Laws To Expand Paid Family Leave, Disability Coverage Take Effect
Several new California laws go into effect Tuesday, including measures to expand paid family leave and increase requirements for disability insurance policies, the Sacramento Bee reports.
An increase in CalSTRS contributions also takes effect Tuesday (White, Sacramento Bee, 7/1).
Paid Family Leave Expanded
In September 2013, Gov. Jerry Brown (D) signed legislation (SB 770) to expand California's Paid Family Leave program to include workers who take time off to care for seriously ill grandparents, grandchildren, siblings and in-laws (California Healthline, 9/25/13).
The program allows eligible employees to take off up to six weeks of partially paid leave from their jobs annually and receive 55% of their wages for the time they take off. The measure requires workers to provide a doctor's note stating that their relative needs care.
Funding for the law comes from the state disability insurance program, which employees contribute to through their paychecks (Fernandes, "Pass/Fail," KPCC, 6/30).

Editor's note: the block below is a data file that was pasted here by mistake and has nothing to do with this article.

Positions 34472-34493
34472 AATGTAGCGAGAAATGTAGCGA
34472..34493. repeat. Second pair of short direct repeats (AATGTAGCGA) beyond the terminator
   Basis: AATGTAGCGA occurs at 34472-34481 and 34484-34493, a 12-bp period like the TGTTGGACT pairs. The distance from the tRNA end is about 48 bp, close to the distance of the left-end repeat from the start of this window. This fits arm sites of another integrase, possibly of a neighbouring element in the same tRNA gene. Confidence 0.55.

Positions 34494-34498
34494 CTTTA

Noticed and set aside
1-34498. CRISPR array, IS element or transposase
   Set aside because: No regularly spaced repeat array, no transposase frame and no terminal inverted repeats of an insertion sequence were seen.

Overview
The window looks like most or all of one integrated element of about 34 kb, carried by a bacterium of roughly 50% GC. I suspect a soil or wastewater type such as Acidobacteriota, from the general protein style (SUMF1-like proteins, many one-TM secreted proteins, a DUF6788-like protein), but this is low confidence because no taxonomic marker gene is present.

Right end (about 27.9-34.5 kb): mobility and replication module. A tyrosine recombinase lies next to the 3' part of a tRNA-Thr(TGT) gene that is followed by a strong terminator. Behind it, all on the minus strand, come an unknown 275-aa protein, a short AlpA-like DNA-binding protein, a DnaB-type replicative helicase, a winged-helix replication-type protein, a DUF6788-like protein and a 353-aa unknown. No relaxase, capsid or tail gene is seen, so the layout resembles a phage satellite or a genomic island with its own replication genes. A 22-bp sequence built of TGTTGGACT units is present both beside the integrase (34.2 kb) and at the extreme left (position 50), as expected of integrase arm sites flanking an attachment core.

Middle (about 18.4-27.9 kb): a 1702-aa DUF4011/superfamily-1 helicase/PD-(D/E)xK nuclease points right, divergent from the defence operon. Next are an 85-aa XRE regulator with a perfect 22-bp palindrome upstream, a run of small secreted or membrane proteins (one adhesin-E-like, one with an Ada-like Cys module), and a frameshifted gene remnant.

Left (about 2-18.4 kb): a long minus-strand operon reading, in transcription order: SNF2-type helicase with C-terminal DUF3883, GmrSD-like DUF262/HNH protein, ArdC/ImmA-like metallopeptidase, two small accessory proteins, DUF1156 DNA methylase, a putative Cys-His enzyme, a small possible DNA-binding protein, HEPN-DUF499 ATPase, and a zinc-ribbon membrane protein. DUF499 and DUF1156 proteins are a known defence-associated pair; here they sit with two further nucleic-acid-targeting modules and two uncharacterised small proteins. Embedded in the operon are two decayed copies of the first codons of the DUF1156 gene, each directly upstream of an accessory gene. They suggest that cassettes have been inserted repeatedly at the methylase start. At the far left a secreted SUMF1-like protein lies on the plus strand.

Increased Disability Insurance Requirements
Another law (AB 402) going into effect Tuesday requires disability insurance plans to cover severe mental illnesses, such as:
- Bipolar disorder;
- Bulimia; and
Building Codes for Abortion Providers
A law (AB 980) requiring building code standards for abortion clinics in the state to be the same as codes for all other primary care clinics also goes into effect Tuesday (Sacramento Bee, 7/1).
Supporters of the law -- such as the Planned Parenthood Affiliates of California -- have said that clinics providing early-term abortion services should not have to meet different and more costly construction standards than other clinics. However, opponents of the law have argued that altering the standards could increase risks to patients (California Healthline, 9/10/13).
Increase in CalSTRS Contributions
Meanwhile, school districts, teachers and the state will begin paying higher contributions to CalSTRS on Tuesday. The rate hike is the first in a series of incremental contribution increases.
The change is part of a plan to reduce the pension fund's "massive" shortfall, according to the Bee (Sacramento Bee, 7/1).
A recent Legislative Analyst's Office report found that CalSTRS is one of the state's greatest long-term risks, with $73.7 billion in unfunded liability. In the report, LAO Analyst Mac Taylor said, "Because CalSTRS and retiree health liabilities tend to have higher interest rates than the items on the wall of debt, failing to prioritize CalSTRS and retiree health will increase the state's budgetary risk in the longer run" (California Healthline, 5/12).This is part of the California Healthline Daily Edition, a summary of health policy coverage from major news organizations. Sign up for an email subscription.